LATELY, the debate has grown louder over the discriminatory nature of the European Union's (EU) default values for biofuels especially on imported biofuel feedstocks like palm oil and soybean oil.
The latest is Canada's former ambassador to the World Trade Organisation (WTO) John Weekes, who said the EU would likely face WTO challenges on the matter of foreign energy sources disrimination.
He pointed out that the EU's default value calculations make a level playing field between the EU and non-EU producers impossible, and that its process of default value is a trade barrier deliberately designed to keep the competition out.
Currently, Brazil, Indonesia, Malaysia and the United States are believed to have filed complaints to the WTO on the discriminatory-EU restrictions on biofuel imports.
Hence, Weekes' recent comment also makes the EU stance seem particularly ill advised at a time when it is trying to negotiate free trade deals with the same nations its default values are discriminating against.
Ambassador Alan Oxley, who is the World Growth chairman and a former General Agreement on Tariffs and Trade chairman, last month had also brought up the matter saying that unilateral trade barriers like this (EU biofuel policy) simply invite retaliation against EU exports and the EU would end up the biggest loser.
“I could not imagine the Trade Directorate of the European Commission (EC) relishing a trade war with India, China, Canada, the United States and other developing countries,” he said adding that the European governments seemed to be swayed by environmental ideologues that don't care about trade wars.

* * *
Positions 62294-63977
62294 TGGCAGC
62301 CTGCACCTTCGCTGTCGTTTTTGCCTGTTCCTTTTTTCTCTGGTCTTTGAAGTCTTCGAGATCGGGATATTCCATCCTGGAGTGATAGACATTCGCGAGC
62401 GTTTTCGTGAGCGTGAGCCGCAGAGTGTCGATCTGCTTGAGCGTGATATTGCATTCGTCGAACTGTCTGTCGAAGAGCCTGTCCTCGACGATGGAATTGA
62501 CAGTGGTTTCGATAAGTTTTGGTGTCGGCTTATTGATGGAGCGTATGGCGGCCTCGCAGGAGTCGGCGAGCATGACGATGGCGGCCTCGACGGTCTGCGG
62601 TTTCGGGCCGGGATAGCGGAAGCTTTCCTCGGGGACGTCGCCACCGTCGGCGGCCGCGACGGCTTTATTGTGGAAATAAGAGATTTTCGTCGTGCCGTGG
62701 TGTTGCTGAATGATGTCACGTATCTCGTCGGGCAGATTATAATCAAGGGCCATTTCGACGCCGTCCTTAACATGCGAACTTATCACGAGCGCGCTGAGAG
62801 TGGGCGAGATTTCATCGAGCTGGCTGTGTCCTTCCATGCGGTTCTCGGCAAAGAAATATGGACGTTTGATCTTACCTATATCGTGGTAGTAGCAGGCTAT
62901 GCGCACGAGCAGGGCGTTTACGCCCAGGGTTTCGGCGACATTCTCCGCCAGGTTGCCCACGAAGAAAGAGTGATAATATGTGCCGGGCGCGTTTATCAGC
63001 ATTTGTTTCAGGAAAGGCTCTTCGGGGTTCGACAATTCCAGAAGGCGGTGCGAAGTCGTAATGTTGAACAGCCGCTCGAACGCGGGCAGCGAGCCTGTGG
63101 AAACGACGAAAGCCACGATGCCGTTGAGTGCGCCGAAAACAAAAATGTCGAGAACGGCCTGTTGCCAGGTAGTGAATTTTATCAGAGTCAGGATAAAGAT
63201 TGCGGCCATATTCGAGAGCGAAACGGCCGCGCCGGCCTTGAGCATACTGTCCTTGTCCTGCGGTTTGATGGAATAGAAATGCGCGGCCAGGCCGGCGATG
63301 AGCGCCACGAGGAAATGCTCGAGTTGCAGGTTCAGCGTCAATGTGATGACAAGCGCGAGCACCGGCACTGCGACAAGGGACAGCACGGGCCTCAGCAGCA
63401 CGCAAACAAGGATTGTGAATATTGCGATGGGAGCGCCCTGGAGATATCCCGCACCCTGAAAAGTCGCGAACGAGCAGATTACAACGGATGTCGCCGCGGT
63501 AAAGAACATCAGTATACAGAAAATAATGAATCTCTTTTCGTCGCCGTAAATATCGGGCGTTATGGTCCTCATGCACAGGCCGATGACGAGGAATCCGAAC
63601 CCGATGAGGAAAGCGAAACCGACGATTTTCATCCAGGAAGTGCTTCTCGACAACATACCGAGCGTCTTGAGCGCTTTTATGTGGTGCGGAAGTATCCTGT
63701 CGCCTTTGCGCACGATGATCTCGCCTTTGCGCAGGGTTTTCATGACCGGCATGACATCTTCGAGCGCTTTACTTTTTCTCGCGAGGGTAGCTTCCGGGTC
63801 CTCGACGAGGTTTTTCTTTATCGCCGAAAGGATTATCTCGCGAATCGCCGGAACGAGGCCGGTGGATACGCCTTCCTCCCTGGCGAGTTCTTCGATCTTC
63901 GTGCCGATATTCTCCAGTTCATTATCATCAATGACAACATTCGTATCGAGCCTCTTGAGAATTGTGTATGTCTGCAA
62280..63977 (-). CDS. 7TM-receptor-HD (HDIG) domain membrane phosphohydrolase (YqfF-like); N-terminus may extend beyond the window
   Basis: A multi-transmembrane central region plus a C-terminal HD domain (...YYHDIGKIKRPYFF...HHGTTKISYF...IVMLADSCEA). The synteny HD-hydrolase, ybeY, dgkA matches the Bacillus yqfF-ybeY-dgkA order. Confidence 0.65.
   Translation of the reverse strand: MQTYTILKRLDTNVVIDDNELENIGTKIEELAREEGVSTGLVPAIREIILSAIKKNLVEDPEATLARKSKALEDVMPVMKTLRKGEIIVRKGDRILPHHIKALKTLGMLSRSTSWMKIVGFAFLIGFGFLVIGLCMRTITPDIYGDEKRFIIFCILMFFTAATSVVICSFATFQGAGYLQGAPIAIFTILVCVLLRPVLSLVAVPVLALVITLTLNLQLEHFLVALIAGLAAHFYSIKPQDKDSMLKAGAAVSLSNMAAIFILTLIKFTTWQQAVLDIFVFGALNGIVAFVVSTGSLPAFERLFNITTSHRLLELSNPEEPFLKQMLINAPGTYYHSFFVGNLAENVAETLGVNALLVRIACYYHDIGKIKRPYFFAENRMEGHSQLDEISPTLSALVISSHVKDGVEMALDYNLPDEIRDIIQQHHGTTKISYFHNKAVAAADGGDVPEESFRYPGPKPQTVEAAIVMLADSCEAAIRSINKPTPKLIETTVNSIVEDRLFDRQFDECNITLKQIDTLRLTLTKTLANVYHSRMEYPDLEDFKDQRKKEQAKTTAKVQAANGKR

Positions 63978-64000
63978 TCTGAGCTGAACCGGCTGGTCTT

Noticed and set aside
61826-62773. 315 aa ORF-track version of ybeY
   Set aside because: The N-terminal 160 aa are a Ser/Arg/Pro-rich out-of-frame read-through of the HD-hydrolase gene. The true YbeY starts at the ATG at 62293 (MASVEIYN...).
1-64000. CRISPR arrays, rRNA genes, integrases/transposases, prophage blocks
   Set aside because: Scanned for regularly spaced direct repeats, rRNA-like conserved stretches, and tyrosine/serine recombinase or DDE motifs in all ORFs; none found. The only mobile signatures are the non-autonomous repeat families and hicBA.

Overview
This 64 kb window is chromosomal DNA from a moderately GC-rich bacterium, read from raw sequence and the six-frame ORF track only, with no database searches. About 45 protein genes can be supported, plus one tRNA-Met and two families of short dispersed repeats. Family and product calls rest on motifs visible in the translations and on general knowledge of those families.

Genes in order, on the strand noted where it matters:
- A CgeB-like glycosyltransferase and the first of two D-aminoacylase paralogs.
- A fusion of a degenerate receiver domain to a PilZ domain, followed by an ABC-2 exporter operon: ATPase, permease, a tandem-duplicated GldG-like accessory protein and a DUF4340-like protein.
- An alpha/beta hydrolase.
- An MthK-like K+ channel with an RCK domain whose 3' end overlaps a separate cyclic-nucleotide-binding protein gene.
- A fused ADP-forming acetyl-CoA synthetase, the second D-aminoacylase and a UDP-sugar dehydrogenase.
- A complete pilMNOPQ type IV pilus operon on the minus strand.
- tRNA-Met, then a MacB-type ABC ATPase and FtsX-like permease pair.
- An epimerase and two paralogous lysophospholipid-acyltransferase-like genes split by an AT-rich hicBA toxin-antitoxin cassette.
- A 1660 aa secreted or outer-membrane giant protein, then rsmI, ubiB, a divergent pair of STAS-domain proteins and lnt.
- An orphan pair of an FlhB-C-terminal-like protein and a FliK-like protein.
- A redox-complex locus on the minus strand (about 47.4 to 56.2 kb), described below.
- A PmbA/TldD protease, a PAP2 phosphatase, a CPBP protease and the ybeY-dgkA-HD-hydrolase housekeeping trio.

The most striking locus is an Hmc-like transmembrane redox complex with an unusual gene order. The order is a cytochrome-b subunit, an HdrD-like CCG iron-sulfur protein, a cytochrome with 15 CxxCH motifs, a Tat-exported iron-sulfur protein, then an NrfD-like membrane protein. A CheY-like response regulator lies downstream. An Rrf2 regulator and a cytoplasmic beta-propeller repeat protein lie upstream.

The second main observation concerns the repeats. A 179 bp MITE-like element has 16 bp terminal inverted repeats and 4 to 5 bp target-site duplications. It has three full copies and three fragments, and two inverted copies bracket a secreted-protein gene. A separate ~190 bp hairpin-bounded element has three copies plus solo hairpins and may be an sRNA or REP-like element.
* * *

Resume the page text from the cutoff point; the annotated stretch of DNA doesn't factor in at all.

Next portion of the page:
The EU has the most established biofuel industry with the primary feedstock, rapeseed oil. France and Germay in turn are the largest EC consumers of biofuels.
In Malaysia, the fight to challenge EU default-value calculations on palm oil continues to be an uphill battle.
One point up for Malaysia recently is the research report by a German economist, Dr Gernot Pehnelt who has challenged the EU Renewable Energy Directive (RED) to recalculate the default value assigned to palm oil which is a major biofuel feedstock.
His research concluded that a more accurate default value for palm oil is between 37% and 44%, and as high as 52% for palm oil used in electricity generation. However, the EU RED claims that the palm oil biodiesel is set very much lower at 36% (typical) versus 19% (default). Therefore, palm oil biodiesel exporters to the EU will fail to meet the set targets.
To this end, there are still many questions that cannot be answered without examining the existing conflict between the EU biofuels policy, its default value calculations and the conflict with the global trade rules.
Does the legal status of EU RED really have the ability to be effective over the next 30 years, without running into significant trade disputes? One thing for sure, in future there will be more calls for strong and clearer signals regarding the discriminatory EU-RED biofuels target and policy.
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